Ncube said if Moyo failed to declare the seats vacant, his party would refer the matter to judicial authorities on corruption grounds.
The Mps were Abednico Bhebhe of Nkayi South, Norman Mpofu of Bulilima East, and Njabuliso Mguni of Lupane East.
The three MPs were suspended for being highly critical of party leaders including Deputy Prime Minister Arthur Mutambara, who they accused of siding with ZANU-PF in the inclusive government.
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STATE PASS TO USAID FOR L.DOBBINS AND J. HARMON
COMMERCE FOR ROBERT TELCHIN
SUBJECT: ZIM NOTES 08-14-2009
Topics of the week:
- MDC and Outstanding Issues...
- New Doctor's Strike a Blow to Healthcare Efforts...
- Tsvangirai Saluted by Defense Chiefs?...
- MDC-M Pressures Speaker to Ban MPs...
- Secretary Clinton Blames Leadership for Zim Collapse...
- ILO Investigation Begins...
- UMass Revokes Mugabe's Honorary Degree...
- Investors Assured of Security of Tenure in - Zimbabwe's Mining
- Exports Decline...
- Dollarization Slows Bank Lending...
- Grain Shortages Predicted By September 2009...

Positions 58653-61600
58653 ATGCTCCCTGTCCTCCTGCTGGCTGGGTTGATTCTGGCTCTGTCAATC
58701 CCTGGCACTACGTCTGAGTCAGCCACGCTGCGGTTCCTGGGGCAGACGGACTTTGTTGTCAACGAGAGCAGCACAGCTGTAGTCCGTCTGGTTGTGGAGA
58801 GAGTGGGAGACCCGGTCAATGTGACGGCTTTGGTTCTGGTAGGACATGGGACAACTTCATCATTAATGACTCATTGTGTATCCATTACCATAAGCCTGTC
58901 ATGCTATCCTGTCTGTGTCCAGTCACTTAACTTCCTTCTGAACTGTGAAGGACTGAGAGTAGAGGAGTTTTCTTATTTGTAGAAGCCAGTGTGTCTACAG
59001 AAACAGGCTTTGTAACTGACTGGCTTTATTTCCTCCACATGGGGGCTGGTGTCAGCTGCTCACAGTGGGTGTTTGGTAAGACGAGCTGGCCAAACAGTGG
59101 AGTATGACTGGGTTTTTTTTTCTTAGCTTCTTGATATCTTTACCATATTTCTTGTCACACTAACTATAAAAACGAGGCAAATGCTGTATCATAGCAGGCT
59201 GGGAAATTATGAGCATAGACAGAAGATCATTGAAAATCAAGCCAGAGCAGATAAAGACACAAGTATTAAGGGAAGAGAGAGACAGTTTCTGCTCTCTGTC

- Competition Forces the Grain Marketing Board (GMB) to Improve
On the Political/Social Front
¶2. MDC and Outstanding Issues... A meeting on August 13 between
principals President Robert Mugabe, Prime Minister Morgan
Tsvangirai, and Deputy Prime Minister Arthur Mutambara failed to
make progress on outstanding Global Political Agreement issues,
principally the appointments of Reserve Bank of Zimbabwe governor
Gideon Gono and Attorney General Johannes Tomana, and the failure to
swear in Roy Bennett as Deputy Minister of Agriculture. Tsvangirai
will raise these issues at a ministerial retreat the weekend of
August 22. He then plans to urge South African president Jacob
Zuma to exert pressure on Mugabe when Zuma visits Zimbabwe for an
agricultural show on August 27. Tsvangirai will also attempt to
visit a number of SADC capitals in anticipation of the SADC Summit
of Heads of State and Government in Kinshasa from September 2 to
September 8. Tsvangirai and MDC-T are increasingly concerned about
Tomana, who they blame for the selective prosecution of MDC-T MPs,
and they may be willing to strike a deal with Mugabe whereby Gono
would remain in office and Tomana would go.